The coronavirus pandemic has seen a rapid change in how people shop. It has ushered in many of the changes retail has been facing over the past few years at break-neck speed. But the pace of change is likely to continue.
While analysis of consumers suggests that they have rapidly changed their shopping habits to be much more focussed online and that they will stay that way even as lockdown lifts, their newly found online habits are also shifting rapidly.
eBay has already identified how ecommerce shopping trends have themselves rapidly changed over the lockdown, from week one panic buying, through a new work/life balance and sunny weather in weeks two and three, to DIY and peak-cycling in week four.
In the intervening seven weeks that bring us to week 11 of the lockdown, these shifts in behaviour will have gone through even more permutations and evolutions as shoppers adapt.
A lot of this change has been dictated by the almost weekly changes in circumstances and the three-week cycle of government review of the situation, but the switch to e- and mcommerce among shoppers is set to be a fluid one even when this is all over.
And that poses a challenge to all retailers. While much of this week’s news sees retailers starting to adapt to the new digitally-led retail world – and with many shops set to be closed for at least another two weeks – the need to adapt to rapid changes in customer habits has never been more pressing.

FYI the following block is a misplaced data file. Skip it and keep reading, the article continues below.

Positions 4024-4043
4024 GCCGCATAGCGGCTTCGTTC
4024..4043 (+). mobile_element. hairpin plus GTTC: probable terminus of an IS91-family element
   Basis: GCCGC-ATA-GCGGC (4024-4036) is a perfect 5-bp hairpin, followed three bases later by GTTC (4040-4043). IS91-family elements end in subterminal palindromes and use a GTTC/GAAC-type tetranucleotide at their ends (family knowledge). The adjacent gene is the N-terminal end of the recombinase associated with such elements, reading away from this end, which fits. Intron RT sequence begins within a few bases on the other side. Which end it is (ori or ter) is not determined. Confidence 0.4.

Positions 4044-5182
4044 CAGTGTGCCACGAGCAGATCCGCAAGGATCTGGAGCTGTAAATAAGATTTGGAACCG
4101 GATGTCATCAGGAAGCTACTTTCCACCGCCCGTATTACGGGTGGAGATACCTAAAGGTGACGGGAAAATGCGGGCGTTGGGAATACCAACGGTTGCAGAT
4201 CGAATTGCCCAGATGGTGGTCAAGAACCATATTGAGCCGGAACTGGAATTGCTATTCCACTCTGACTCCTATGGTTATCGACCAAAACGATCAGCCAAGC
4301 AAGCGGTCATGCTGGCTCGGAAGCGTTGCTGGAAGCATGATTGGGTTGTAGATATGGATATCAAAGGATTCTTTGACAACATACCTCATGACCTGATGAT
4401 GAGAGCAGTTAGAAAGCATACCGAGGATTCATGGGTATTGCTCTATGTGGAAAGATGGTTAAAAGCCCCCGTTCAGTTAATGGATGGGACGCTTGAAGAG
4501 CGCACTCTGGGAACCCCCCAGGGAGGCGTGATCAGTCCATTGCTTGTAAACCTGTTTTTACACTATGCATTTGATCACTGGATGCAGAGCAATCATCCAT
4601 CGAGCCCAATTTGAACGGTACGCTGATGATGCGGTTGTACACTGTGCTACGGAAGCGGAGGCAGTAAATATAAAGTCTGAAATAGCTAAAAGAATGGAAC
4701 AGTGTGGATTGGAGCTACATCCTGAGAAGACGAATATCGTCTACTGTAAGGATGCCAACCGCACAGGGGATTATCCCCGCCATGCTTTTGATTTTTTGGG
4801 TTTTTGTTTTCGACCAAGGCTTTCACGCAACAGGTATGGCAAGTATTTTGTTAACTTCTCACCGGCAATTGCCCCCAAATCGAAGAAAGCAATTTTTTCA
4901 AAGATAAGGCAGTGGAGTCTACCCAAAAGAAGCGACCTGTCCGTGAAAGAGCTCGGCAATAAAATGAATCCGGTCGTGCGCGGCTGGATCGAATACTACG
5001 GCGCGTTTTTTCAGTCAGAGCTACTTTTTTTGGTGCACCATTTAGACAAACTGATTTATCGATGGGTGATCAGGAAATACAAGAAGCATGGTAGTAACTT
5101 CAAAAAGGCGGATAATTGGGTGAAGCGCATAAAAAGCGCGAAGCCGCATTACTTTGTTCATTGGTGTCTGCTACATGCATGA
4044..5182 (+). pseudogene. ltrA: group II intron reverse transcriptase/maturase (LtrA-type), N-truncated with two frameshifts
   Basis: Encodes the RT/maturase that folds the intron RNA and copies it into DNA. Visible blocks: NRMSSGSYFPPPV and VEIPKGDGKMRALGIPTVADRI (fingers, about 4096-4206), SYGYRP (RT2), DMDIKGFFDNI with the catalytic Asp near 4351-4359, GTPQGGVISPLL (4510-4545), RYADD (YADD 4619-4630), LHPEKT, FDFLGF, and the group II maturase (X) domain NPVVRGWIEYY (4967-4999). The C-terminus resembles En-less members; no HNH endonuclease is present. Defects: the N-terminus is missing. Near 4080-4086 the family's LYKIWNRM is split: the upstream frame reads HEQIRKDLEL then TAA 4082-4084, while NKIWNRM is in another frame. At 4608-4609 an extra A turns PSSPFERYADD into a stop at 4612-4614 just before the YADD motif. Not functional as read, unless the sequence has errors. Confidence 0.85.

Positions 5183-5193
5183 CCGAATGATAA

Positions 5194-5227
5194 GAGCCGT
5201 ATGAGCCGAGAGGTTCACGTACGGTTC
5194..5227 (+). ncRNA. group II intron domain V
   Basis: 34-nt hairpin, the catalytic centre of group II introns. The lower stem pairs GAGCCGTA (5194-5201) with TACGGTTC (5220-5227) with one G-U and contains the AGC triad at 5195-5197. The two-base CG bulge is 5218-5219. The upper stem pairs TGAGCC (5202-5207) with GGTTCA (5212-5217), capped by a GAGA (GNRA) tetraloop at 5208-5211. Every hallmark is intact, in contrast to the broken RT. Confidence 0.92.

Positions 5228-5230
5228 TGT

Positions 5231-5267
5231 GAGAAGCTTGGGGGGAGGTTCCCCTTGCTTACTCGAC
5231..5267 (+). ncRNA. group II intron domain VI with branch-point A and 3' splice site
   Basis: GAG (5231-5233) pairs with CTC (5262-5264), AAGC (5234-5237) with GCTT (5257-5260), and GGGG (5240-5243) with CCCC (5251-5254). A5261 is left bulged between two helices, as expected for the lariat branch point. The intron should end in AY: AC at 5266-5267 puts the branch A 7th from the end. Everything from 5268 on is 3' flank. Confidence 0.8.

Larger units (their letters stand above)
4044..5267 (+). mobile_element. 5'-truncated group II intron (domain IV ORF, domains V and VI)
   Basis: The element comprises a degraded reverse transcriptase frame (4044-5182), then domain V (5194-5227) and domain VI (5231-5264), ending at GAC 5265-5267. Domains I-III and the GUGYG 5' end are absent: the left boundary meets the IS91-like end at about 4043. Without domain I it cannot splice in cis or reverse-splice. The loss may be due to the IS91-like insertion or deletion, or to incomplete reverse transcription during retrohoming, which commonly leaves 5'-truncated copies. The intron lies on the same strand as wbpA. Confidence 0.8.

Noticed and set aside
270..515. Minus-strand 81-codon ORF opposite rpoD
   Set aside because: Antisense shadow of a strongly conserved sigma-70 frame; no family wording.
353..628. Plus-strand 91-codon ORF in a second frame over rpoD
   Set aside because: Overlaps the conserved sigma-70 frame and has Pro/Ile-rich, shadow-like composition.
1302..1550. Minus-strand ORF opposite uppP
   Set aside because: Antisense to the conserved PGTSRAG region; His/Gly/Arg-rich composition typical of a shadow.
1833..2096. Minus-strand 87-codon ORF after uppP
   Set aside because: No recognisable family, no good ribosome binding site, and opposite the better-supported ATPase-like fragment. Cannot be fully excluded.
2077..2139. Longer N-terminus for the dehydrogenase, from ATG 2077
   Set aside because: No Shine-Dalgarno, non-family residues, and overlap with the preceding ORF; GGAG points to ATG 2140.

This has a profound impact on how retailers market to their customers. For starters, many of their digital customers are now new ones and that means they may fall into demographics less well understood by any given retailer.
Meanwhile, their existing customer base may be have changed how it wants to shop, what it wants to buy and how it wants to engage. In a webinar Internet Retailing hosted with Red Eye this week, it was revealed that many retailers are seeing, for instance, that customers have more time to engage and want a deeper level of engagement on social media while they have time on their hands.
This means adapting the social and marketing strategy to fit both newbies and regulars who want a different experience to what they had before.
However, as things get back to normal, this will all change again – just how remains to be seen – and it is adapting to this sort of change-and-change-again paradigm that is where retailers need to be more agile than ever.
The good news is that the changes that lockdown and the subsequent slow re-opening of the world has brought is nothing that retailers weren’t expecting: nothing new has happened, it has just happened very quickly. But that is a good thing. Now retailers are seeing the need to be digital and omni-channel, the need to be agile and targeted in their engagement and they are starting to see that there are many new ways to sell.